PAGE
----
ADDIS ABABA (Reuters) - Eritrea and Djibouti have agreed to normalise ties a decade after a border dispute led to brief military clashes, officials said on Thursday after a regional summit.
Fighting erupted along the disputed Dumeira area after Djibouti accused Asmara of sending troops across the border. The Red Sea neighbours have been at odds ever since.
“After a long period of separation, Eritrea and Djibouti have agreed to restore ties,” Ethiopia’s Foreign Minister Workneh Gebeyehu said on his Facebook page.
He spoke after delegations from Ethiopia, Somalia and Eritrea met in Djibouti, where they also held discussions with President Ismail Guelleh.
On Twitter, Eritrea’s Information Minister Yemane Gebremeskal said Guelleh told the ministers: “Djibouti is ready for reconciliation and formalisation of its ties with Eritrea.”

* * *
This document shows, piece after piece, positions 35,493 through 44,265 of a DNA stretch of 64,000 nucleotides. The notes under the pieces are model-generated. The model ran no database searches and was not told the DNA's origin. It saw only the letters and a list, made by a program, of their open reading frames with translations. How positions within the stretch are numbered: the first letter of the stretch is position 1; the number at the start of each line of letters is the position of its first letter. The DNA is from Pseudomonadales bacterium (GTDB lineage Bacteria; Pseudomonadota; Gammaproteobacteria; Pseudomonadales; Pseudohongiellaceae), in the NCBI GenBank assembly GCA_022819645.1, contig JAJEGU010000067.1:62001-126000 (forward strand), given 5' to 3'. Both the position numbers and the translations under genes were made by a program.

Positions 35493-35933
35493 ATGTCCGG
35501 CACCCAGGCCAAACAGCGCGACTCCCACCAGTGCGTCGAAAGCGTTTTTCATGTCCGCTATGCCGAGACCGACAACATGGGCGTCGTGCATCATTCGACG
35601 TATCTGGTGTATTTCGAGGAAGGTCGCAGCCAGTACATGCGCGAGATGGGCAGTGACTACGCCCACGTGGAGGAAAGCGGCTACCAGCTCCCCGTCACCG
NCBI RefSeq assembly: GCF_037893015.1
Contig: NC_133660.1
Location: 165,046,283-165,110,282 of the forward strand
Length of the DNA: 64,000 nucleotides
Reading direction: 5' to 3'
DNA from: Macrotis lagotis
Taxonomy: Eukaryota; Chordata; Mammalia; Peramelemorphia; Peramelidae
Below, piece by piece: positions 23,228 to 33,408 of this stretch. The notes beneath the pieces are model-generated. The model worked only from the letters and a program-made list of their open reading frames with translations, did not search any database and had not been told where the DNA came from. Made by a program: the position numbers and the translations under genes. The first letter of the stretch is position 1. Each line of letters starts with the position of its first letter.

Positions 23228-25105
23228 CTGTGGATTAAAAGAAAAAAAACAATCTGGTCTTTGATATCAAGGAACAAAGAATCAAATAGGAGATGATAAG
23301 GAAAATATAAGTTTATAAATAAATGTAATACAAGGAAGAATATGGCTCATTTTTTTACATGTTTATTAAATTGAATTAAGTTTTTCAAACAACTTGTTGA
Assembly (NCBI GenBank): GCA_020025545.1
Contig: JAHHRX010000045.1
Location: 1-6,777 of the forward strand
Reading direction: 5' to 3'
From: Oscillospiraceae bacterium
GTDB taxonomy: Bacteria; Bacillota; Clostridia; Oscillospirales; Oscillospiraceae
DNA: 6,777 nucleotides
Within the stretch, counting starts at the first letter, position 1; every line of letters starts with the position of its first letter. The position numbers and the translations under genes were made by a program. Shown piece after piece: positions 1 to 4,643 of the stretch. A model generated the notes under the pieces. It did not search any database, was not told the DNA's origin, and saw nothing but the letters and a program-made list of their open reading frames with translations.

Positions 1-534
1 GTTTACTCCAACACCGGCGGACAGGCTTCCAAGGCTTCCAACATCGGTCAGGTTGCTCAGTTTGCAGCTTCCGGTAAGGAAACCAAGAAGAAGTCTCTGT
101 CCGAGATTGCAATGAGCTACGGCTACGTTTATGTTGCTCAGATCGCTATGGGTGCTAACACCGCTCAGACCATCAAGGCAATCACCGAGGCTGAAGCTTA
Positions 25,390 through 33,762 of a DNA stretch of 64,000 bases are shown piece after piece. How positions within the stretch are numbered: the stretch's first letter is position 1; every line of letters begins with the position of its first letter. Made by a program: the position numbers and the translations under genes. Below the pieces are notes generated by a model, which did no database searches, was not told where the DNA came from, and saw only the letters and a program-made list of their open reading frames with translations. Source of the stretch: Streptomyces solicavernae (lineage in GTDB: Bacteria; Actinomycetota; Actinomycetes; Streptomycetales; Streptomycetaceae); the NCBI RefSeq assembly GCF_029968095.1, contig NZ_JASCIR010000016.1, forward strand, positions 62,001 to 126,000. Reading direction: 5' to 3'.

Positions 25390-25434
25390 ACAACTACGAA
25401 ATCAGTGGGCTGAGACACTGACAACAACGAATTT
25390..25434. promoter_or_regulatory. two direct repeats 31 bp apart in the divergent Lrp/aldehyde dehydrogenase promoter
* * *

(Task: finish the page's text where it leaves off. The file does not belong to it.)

The rapproachment follows the dramatic thaw in relations between Ethiopia and Eritrea, which declared an end to their state of war in July and agreed to open embassies, develop ports and resume flights between the two countries after decades of hostilities.
Eritrea has been subjected to a U.N. arms embargo since 2009 over allegations that it provided support to militants in Somalia and for failing to pull troops out of disputed territory with Djibouti. Asmara denies accusations it backed Somali insurgents.
Djibouti’s Foreign Minister Mahmoud Ali Youssouf said: “With the truthful willingness demonstrated by Eritrea and Djibouti to make peace, all other pending issues will find their way to resolution.”
Meanwhile, Ethiopia reopened its embassy in the Eritrean capital Asmara on Thursday.
Ethiopia’s Prime Minister Abiy Ahmed, who has presided over widespread reforms since his appointment in April, had earlier met Eritrean President Isaias Afwerki for his second face-to-face meeting since the July accord.
A day earlier, an Ethiopian ship docked in an Eritrean port for the first time in two decades and Eritrea announced plans to upgrade a road to its neighbour.
Editing by Janet Lawrence